$10,860 in New York City. $5,694 in St. Louis. $4,199 in Fayetteville, Arkansas.
That’s what it will cost you, on average, in additional transportation costs to live in a sprawling, car-dependent neighborhood over one that is well-connected and transit-rich. That’s according to a new analysis by the Center for Neighborhood Technology, produced for Better Cities and Towns.
CNT analyzed 20 “representative” metropolitan areas. Each area was divided into seven quartiles ranging from most walkable and transit-friendly to the most disconnected and car-dependent. The difference? Well, it adds up.
Transportation costs varied widely from a low of $5,053 in New York City’s most well-connected neighborhoods, to a high of almost $17,807 in Olympia, Washington’s low-density suburbs.
Some of the most striking differences in transportation costs were between cities with extremely vibrant urban cores and strong transit systems — New York, Washington, Boston — and those without. Notice that residents of average neighborhoods in Atlanta, Georgia pay $3,337 more in transportation costs annually than those from New York City’s comparable neighborhoods.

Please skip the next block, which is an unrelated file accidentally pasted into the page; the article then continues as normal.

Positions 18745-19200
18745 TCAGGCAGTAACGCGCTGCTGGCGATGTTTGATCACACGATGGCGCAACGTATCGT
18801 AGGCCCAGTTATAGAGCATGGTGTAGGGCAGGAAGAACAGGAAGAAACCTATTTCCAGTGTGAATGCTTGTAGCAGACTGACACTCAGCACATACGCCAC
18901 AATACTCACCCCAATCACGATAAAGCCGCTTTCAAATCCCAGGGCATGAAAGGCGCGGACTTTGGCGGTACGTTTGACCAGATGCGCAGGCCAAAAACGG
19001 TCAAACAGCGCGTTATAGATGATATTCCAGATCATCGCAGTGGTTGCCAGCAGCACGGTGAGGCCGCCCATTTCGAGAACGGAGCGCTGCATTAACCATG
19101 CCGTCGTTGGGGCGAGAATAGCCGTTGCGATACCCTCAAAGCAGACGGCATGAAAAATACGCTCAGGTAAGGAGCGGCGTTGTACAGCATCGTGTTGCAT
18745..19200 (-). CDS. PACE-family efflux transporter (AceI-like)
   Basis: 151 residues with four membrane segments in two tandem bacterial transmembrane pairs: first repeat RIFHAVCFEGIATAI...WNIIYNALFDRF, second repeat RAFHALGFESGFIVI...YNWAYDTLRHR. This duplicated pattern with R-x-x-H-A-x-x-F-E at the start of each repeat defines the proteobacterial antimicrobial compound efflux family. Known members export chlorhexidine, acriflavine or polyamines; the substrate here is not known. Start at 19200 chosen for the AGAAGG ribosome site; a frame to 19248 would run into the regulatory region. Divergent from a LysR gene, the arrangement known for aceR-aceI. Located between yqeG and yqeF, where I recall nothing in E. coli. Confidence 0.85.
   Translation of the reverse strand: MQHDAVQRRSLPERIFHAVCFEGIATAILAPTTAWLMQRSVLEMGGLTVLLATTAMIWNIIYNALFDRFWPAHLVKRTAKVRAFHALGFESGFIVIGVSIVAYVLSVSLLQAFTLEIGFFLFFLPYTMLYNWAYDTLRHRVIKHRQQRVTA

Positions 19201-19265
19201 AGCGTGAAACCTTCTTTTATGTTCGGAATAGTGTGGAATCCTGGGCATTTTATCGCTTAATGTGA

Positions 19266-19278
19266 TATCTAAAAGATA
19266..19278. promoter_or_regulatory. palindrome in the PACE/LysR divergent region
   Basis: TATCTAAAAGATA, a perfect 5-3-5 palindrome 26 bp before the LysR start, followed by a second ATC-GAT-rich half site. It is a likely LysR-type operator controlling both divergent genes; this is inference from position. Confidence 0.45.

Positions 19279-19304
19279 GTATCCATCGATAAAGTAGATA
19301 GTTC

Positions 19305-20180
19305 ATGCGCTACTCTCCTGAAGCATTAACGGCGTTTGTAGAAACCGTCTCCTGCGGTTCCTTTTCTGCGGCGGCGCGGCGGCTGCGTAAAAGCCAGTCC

Even though many of these transportation bargain cities are known for having relatively high housing costs, the analysis showed that their residents of more location-efficient neighborhoods come out ahead in every MSA. In the most walkable ‘hoods in all 20 areas, combined housing and transportation costs accounted for 30-51 percent of area median household income. In the most sprawling neighborhoods — the least efficient — these same costs ate up 50 to 75 percent of the average household’s budget, according to CNT.
Notably, in some poor-transit, especially sprawling areas, transportation costs were well in excess of annual housing costs. In an especially remarkable case — Fayetteville, Arkansas’s distant suburbs — transportation costs were more than double those of housing costs.